Grow Your Network
with the


If you are still a little hesitant about networking, here’s more for you to think about.

First, it’s easy. Networks consist of linked individuals. All you need to do to get started is press a key to ask an individual in the Community to join your network. As an ice-breaker, it’s smart to have questions in your field you think this person can help you with. Keep in mind that most people welcome being asked and are happy to help.

Then, if you get a “yes” (more likely than not), you can send a personal note thanking him or her. That’s it! You’ve widened your network.

One caution: be selective. This isn’t a numbers game. For your network, seek people who share your professional interests. The same holds true the other way around: participants you contact will be receptive to joining your network if they think it’s relevant to them.

Second, you’re not targeting huge masses of people. Engineering is a comparatively small profession, containing even smaller specialties within it. The population in the Community you might want to consider for your network isn’t likely to be dauntingly large. Quality, not quantity.

Third, precisely because ours is a Community of and for engineers, finding people in your areas of interest can be quick and easy. This isn’t LinkedIn or some other social media site; it’s a tailor-made pool of your fellow professionals. When you send an invitation, you won’t be inundated with irrelevant responses.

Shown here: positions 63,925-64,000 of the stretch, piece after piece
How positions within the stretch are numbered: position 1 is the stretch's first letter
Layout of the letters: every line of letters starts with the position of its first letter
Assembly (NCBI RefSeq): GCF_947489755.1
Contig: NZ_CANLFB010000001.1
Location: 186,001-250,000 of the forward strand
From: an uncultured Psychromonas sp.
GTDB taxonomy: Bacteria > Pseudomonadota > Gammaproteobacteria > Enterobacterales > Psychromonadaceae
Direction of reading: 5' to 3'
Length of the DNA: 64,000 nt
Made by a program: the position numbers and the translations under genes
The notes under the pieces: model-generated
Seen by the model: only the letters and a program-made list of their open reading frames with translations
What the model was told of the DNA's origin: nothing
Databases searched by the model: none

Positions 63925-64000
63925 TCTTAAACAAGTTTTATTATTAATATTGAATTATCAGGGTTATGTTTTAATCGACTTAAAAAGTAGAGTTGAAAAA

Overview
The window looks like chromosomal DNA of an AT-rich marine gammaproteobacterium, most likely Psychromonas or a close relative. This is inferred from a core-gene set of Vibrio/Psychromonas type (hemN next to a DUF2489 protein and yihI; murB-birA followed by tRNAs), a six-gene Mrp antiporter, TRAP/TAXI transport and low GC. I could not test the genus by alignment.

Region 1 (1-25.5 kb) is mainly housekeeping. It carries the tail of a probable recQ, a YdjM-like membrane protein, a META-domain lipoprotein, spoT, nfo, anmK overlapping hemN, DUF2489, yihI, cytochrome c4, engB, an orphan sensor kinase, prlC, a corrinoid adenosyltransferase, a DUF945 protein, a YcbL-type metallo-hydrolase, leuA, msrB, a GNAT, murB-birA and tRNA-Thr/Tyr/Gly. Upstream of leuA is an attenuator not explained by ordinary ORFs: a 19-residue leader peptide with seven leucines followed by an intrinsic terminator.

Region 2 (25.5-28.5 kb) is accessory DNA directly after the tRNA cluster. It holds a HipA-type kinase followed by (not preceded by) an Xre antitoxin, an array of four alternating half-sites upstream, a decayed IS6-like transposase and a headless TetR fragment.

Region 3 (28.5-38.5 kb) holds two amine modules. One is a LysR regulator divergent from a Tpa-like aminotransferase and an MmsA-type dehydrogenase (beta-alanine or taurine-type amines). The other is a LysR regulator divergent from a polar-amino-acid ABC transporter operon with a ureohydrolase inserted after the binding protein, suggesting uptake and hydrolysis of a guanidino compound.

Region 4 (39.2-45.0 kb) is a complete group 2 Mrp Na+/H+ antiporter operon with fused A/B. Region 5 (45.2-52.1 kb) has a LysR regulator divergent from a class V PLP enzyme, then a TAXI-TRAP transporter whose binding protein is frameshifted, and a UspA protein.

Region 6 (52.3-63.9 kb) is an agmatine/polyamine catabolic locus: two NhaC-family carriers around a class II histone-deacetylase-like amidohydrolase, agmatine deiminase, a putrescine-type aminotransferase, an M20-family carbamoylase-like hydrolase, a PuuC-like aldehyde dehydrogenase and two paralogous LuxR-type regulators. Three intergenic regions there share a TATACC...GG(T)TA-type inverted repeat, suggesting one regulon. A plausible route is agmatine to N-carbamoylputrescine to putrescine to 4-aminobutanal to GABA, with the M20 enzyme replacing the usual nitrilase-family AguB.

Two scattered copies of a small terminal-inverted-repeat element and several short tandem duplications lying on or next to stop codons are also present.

(One note: remember to put your background in your Community profile. You want to be a source of answers as well as a seeker of them.)

Fourth, remember one critical characteristic you have in common with anyone you approach. Not only are you both engineers, you’ve both taken the additional step of joining the Community. Your prospective invitee is already a kindred spirit.

Fifth, consider your career. It’s safe to say most leaders in any field have found networking an essential tool for personal and professional growth. As an engineer, you don’t just have a job. You have a career. And networking is a time-honored way successful people move their careers forward—widen their circle of acquaintances, make close friends of some, and become better at what they do by learning from those who are more experienced. This is a resource too powerful for you to ignore.

Finally, there’s the old-fashioned way: actually talking to live people. Consider making a list of questions to ask at a conference. Make sure you approach individuals knowledgeable in those fields. And each time you do this—tap somebody on the shoulder at a conference—you’ll see it gets easier.

And your network will grow stronger.

There’s no time like now! Sign in to your Community Profile and flex your networking skills.

Learn more about the benefits of being a part of the Community.


December 2014

by Charles Marshall